Amazon was revealed on Wednesday night to be the tenant of a new $ 250 million development on the site of the abandoned Pontiac Silverdome.
Named "Project Cougar" in Pontiac Planning Division documents related to the Detroit Lions' former home, Atlanta-based Seefried Industrial Properties proposes a 3.7 million-square-foot two-building distribution campus for the Seattle-based e-commerce giant that has at least 1500 full-time and part-time workers.
The Planning Commission approved a permit for the 127-acre site on Wednesday night to be used as a warehouse and distribution center. The project is expected to be completed by the third quarter of 2021
Seefried Industrial Properties envisages an approximately 3.5 million square foot five-story fulfillment center, along with a one-story, 200,000-square-foot delivery station, named the 30-page document.
It also states that there would be 1,800 parking spaces for the larger building and 350 spaces for the smaller building, a total of 2,150.
Crain's reported last month to the developer, who previously used similar cryptic nomenclature for the development of Amazon.com Inc. In Gaines Township near Grand Rapids, the project was originally called "Project Rapids" before The Seattle-based behemoth was confirmed as the user of an 855,000-square-foot property there.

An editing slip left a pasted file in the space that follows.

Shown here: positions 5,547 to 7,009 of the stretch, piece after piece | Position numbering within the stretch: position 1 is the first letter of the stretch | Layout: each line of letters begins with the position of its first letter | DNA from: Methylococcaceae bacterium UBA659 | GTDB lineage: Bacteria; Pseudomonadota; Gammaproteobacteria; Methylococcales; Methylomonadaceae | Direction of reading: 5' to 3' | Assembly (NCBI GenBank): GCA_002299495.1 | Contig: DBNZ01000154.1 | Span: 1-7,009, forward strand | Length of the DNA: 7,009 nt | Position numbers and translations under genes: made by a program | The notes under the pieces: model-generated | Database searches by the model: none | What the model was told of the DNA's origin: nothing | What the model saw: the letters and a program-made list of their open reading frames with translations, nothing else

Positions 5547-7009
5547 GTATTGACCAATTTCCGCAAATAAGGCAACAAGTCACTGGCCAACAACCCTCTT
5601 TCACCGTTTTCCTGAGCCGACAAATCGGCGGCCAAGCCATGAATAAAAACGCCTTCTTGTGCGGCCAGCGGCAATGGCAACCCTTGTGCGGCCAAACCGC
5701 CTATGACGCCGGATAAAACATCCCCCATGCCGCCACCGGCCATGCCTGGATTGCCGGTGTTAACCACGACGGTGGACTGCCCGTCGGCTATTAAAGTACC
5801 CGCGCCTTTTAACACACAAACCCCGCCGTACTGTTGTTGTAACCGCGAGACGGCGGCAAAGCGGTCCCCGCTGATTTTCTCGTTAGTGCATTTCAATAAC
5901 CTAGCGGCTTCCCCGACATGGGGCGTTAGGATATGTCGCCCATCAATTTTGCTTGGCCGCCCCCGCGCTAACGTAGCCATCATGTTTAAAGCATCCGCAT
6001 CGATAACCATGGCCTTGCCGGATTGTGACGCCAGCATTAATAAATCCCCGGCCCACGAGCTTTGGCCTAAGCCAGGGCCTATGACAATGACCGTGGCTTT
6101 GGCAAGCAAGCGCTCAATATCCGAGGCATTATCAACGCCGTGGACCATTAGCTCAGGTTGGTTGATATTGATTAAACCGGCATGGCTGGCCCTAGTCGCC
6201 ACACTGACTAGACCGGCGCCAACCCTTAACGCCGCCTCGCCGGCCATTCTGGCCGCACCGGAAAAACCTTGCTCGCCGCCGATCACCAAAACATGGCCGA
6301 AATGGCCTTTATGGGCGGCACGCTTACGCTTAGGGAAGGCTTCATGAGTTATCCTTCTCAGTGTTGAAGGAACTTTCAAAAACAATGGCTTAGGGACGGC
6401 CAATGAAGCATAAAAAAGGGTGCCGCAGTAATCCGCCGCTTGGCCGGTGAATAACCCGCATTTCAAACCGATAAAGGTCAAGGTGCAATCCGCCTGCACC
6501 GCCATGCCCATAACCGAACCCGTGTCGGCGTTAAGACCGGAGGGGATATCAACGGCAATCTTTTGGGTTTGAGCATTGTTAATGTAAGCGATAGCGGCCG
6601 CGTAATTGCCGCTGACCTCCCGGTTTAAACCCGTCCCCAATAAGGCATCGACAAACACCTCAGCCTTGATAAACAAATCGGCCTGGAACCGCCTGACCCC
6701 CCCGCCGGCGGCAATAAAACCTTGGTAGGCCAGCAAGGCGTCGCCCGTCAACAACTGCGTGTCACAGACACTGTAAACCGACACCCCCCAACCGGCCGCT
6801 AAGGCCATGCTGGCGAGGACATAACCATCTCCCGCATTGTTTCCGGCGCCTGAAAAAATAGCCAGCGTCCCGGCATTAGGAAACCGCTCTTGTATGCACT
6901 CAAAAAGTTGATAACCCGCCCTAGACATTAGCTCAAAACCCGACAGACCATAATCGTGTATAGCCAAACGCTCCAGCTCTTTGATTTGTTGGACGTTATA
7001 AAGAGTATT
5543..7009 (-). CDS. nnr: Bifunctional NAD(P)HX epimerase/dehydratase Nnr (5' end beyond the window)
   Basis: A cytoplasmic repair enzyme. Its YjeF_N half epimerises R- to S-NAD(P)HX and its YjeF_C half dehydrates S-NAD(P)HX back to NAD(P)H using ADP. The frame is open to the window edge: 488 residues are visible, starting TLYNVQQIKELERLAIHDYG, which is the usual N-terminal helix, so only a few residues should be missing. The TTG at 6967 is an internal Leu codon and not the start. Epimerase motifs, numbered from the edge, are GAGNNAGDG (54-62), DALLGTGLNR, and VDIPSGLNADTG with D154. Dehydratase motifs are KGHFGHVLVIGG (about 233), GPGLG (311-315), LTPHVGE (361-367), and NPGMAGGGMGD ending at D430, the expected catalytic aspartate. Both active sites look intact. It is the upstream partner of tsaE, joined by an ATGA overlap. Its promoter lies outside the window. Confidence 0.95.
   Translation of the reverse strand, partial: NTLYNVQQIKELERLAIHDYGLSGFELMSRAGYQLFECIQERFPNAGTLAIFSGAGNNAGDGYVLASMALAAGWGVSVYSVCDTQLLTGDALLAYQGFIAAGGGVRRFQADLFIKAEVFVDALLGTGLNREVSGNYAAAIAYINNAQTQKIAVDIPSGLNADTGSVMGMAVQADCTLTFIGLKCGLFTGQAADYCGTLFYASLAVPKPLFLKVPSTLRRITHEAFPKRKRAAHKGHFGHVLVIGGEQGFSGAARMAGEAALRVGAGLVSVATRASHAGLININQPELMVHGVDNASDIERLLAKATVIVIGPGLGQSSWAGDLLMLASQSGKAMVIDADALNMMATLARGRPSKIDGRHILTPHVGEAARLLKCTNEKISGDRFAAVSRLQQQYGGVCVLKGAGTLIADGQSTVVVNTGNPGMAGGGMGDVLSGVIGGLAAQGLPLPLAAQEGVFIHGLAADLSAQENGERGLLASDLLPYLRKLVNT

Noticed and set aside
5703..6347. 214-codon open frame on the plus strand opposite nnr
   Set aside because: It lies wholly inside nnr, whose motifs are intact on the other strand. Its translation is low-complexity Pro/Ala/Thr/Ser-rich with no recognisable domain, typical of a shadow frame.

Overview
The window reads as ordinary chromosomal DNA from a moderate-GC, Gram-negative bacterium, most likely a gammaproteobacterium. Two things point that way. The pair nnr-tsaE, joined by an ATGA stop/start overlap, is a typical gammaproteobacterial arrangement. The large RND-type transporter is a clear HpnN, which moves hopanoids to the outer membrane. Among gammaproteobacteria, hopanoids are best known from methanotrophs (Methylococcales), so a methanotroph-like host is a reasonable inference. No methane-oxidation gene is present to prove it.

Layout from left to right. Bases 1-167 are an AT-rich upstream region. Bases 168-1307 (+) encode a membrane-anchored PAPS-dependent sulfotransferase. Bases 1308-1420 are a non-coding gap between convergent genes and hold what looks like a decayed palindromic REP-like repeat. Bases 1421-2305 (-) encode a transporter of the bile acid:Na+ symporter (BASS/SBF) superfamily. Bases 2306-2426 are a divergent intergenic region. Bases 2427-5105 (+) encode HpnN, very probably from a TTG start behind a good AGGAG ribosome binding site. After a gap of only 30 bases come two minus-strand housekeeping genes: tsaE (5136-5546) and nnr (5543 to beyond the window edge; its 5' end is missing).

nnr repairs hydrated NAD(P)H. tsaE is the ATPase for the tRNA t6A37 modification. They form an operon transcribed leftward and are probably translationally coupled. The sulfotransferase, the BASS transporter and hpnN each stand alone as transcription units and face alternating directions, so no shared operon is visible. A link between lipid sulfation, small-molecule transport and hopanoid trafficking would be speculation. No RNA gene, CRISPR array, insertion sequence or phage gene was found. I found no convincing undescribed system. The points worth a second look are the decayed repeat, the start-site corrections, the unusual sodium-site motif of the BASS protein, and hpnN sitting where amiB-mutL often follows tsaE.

The salaries of employees at the fulfillment center would start at $ 15 an hour, the document states. A final site plan review may come October 2, according to the document.
The Seefried Industrial website states that the company was founded in 1984 and has at least 23 million square feet of property owned and managed.
The company has developed a total of 7 million square feet of Amazon distribution centers in Birmingham, Ala .; Tucson, Ariz .; and Salt Lake City, according to the site.
A large facility has also been developed for the internet retailer giant which opened earlier this year in Romulus.
In addition, it has developed properties for Mercedes-Benz USA and Best Buy, it says from the company's website.
The city and Triple Properties reached a court agreement in March 2017 to hire a demolition contractor and raze the 80,000-plus stadium, which was home to the Lions until 2002, when the team moved to Ford Field in downtown Detroit.
In February 2017, the city of Triple Properties, which purchased the Silverdome at auction from the city in 2009 for $ 583,000, sued only 1.05 percent of the total construction cost in 1975 of $ 55.7 million. The city alleged violations of building and security codes, as well as illegal storage of vehicles.
Demolition of the property was the next big step to find a new use of the property, which was torn down and photographed strewn with debris. It was generally seen as a facial development in the city of 60,000 people.
Demolition began in December 2017 with a partial implosion that initially failed. The second attempt at the implosion succeeded the following day.